Most likely, you've heard about an elevator pitch, but have you ever applied this topic to a job promotion or a professional interview?
If you are not familiar with the concept, an elevator pitch is a short (3-5 minute) statement that is designed to accomplish a pre-defined goal (e.g. advocate for a promotion or land a job of your dreams). The concept comes from a hypothetical situation that you are sharing an elevator with a decision maker who can promote you, hire you, or let you go, and you want to use the limited time in the elevator to make a strong statement to this person. If your statement is successful, you will either agree to meet later to continue the conversation, or exchange contact information to set up another conversation to discuss the topic further. Both are favorable outcomes. Alternately, if you are not able to present yourself or your point concisely, it could result in a missed opportunity or even worse, in a damaged opinion about you as an employee.
This results in two seemingly contradicting rules:
1. Never miss on an elevator pitch opportunity.
2. Don't jump on an elevator pitch opportunity until either you or the recipient are ready.
Let's discuss the first statement. An elevator pitch (meaning: dedicated time from your company's executive to hear about your project or idea) does not happen every day. As a result, you may find out from this person's executive assistant when this decision maker is available (goes for lunch to the company cafeteria, walks out of the office to the parking lot. etc.) This does not have to be in the elevator and neither does it have to be specially organized. You wouldn't know to deliver your elevator pitch about your contributions and the fact that you feel you've grown to the next phase in your career if you have not shared it with anyone prior to the engagement.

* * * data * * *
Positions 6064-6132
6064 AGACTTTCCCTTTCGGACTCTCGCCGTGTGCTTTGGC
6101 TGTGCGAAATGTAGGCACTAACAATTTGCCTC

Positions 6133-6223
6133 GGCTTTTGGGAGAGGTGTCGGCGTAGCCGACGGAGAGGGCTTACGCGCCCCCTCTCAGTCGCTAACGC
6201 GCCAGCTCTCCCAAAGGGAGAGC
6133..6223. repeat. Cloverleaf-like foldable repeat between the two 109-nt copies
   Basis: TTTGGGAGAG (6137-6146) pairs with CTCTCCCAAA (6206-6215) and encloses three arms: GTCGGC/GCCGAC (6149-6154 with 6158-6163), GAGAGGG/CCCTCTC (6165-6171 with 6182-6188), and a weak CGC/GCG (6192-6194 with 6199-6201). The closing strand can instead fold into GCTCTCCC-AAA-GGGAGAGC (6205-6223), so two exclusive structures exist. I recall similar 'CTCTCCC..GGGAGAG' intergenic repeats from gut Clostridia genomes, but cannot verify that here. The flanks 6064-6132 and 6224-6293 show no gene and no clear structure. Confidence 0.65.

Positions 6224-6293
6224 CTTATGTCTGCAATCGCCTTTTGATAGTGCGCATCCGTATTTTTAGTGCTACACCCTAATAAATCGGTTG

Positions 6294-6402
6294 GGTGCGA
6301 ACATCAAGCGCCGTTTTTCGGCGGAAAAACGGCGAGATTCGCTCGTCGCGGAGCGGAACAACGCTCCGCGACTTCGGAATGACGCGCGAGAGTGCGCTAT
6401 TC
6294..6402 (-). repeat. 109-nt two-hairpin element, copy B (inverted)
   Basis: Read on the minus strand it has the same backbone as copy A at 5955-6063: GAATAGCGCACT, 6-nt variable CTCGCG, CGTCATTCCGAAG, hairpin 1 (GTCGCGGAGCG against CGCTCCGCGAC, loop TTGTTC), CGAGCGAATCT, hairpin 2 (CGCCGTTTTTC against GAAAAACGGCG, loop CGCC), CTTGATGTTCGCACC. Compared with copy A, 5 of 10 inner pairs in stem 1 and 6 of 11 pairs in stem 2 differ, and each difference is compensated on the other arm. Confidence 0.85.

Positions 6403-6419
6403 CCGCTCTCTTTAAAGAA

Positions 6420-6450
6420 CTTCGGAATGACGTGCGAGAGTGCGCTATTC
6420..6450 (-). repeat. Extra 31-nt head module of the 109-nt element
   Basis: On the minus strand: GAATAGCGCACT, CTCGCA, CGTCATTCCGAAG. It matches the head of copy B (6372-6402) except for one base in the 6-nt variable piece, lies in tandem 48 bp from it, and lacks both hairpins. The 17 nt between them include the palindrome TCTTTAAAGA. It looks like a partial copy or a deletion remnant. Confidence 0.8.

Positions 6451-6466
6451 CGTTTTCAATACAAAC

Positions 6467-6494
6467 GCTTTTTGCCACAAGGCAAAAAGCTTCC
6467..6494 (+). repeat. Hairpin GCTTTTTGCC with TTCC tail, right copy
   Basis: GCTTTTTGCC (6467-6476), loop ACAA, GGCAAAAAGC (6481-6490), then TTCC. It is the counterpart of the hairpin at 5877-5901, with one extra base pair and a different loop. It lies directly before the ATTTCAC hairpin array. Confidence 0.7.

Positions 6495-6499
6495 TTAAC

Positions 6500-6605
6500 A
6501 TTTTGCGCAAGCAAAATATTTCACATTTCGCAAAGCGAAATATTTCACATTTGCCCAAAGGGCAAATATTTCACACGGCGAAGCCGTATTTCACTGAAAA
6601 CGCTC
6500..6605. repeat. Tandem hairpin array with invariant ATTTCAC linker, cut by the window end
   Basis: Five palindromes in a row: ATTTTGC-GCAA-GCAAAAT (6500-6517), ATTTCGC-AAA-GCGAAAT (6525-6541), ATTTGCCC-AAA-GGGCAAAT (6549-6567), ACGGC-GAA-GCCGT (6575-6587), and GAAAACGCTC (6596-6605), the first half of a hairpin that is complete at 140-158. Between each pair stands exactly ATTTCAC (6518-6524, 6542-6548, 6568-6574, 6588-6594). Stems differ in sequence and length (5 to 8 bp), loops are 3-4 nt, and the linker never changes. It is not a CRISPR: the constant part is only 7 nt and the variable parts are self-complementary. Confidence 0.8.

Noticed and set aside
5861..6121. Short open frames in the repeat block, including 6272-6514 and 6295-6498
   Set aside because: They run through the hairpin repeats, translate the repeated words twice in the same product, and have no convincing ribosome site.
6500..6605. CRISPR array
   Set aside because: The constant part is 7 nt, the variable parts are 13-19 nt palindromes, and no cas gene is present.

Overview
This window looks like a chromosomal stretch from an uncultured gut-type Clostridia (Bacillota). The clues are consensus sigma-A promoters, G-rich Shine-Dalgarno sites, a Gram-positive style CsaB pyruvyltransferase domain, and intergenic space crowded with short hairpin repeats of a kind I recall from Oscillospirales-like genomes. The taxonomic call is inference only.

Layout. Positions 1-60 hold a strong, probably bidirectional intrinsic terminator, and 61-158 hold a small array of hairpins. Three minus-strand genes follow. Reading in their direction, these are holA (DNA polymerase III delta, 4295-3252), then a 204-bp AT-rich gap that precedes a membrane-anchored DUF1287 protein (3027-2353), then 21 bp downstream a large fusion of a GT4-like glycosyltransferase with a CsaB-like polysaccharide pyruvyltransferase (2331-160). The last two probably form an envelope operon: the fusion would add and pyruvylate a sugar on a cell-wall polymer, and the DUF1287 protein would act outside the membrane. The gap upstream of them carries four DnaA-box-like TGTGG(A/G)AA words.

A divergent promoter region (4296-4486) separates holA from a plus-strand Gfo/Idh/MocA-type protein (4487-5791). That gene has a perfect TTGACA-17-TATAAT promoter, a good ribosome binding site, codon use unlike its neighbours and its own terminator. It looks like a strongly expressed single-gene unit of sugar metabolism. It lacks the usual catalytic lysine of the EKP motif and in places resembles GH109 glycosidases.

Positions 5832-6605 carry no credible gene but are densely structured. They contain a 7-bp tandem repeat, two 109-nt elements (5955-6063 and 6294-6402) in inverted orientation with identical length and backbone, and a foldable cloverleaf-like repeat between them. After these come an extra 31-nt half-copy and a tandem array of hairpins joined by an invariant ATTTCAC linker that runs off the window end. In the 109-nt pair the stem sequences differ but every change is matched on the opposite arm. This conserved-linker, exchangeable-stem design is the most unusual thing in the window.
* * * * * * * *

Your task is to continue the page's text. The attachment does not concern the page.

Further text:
Now the second one. Under no circumstances stalk your recipient. You want to share but you do not want to impose on the recipient. Wait for a question. Make sure your elevator pitch is short. Make pauses as you go through it. Remember: the goal is not to deliver information, the goal is to build a relationship. Practice active listening techniques as you work more on this topic.
And now, final advice: at any moment of time, you should know your elevator pitch by preparing a strong statement and learning it by heart. Elevator pitch could be about you (e.g. "Hi, I am WIll Evans, I work for Accounts Receivables. Wanted to share with you that last month, we increased AR collection by 26%. The reason is that I came up with the suggestion to call their partnering executive instead of the payments department and walk them over the new regulation which shows that their payments to us are tax deductible. According to my initial estimates, this saved us over $ 3M."
Your elevator pitch can be about yourself, you group, your practices. In each case, please target your story to specific situation (you may want to learn at least a couple, one specific to you as a professional and one about your team and group).
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